With May being just the second full month of baseball, we still have a lot of baseball yet to play in this season. However, if Houston can come out of May with a lot of momentum and a large division lead, they can set themselves up for a strong and manageable rest of the season.

Most Popular

SportsMap Emails
Are Awesome

Listen Live

Texans vs. Vikings could have fans in attendance. Photo by Jim Rogash/Getty Images

The Houston Texans say it's time that fans were allowed to cheer on the home team at NRG Stadium. On Thursday, the team announced extensive safety protocols that would put 15,000 fans in the stands for the Week 4 game against the Minnesota Vikings on Oct. 4.

While the Texans are awaiting permission from city and county officials to host a limited number of fans - socially distant and wearing masks – no plans have been announced how much tickets will cost, and who'll have the opportunity to buy them.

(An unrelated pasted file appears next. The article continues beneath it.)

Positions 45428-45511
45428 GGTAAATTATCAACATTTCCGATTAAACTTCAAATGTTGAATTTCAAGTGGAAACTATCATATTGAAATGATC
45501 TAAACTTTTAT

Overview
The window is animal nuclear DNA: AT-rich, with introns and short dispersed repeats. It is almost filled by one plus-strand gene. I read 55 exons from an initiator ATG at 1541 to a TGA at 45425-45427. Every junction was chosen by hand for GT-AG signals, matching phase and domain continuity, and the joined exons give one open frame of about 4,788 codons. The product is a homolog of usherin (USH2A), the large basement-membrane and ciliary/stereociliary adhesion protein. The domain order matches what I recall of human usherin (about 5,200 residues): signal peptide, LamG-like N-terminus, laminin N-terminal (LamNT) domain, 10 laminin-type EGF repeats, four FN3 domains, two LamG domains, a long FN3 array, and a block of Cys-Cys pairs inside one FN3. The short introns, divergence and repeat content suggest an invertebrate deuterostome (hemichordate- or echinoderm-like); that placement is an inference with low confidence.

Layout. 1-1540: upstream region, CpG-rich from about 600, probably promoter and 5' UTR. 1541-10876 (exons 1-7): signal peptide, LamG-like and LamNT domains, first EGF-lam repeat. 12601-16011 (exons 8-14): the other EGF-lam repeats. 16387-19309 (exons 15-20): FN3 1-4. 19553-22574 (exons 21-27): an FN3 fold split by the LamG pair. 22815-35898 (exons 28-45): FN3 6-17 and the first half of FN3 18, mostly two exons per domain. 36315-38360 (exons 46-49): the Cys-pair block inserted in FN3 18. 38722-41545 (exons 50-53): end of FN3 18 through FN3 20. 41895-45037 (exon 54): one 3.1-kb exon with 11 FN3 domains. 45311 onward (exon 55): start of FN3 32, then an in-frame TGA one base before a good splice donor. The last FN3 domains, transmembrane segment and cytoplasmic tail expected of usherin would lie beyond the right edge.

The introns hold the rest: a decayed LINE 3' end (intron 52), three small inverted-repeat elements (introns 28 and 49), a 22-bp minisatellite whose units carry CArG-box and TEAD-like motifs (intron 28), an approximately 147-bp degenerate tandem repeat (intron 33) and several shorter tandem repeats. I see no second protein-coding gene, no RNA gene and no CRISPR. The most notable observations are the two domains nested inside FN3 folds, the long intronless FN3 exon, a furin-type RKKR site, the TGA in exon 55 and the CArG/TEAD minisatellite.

You have to love the free enterprise system: hundreds of tickets for the Oct. 4 game already are on sale on secondary market websites. Lower bowl tickets are going for $800 and up. If you don't mind sitting in the nose bleeds, tickets can be had for around $250.

So the question becomes, if you had the chance, would you attend the Texans game in early October? The tickets are big bucks, and there is a whammy – COVID-19. While the rate of COVID-19 infections is on the decline in Houston, the virus remains a major factor in our daily lives, and there's no guarantee that the pandemic won't spike here again.

Here's the rub, at least for me. Of all the sports we have in Houston, a Texans game might be lowest on my wish list of attending in person. Television does NFL games the best. There are dozens of cameras, so when a receiver catches a pass on the sidelines, we get several views, in slow motion even, to see if the receiver's feet were in bounds. We can almost feel the crunch of a quarterback sack. We get highlights of other games. You don't have to sit next to a face painter like David Puddy.

The NFL is a made-for-TV production. Which is, I suspect, part of the reason the Texans rarely open the roof at NRG Stadium. With the roof closed, the field becomes a controlled TV studio, with no worries of weather pranks.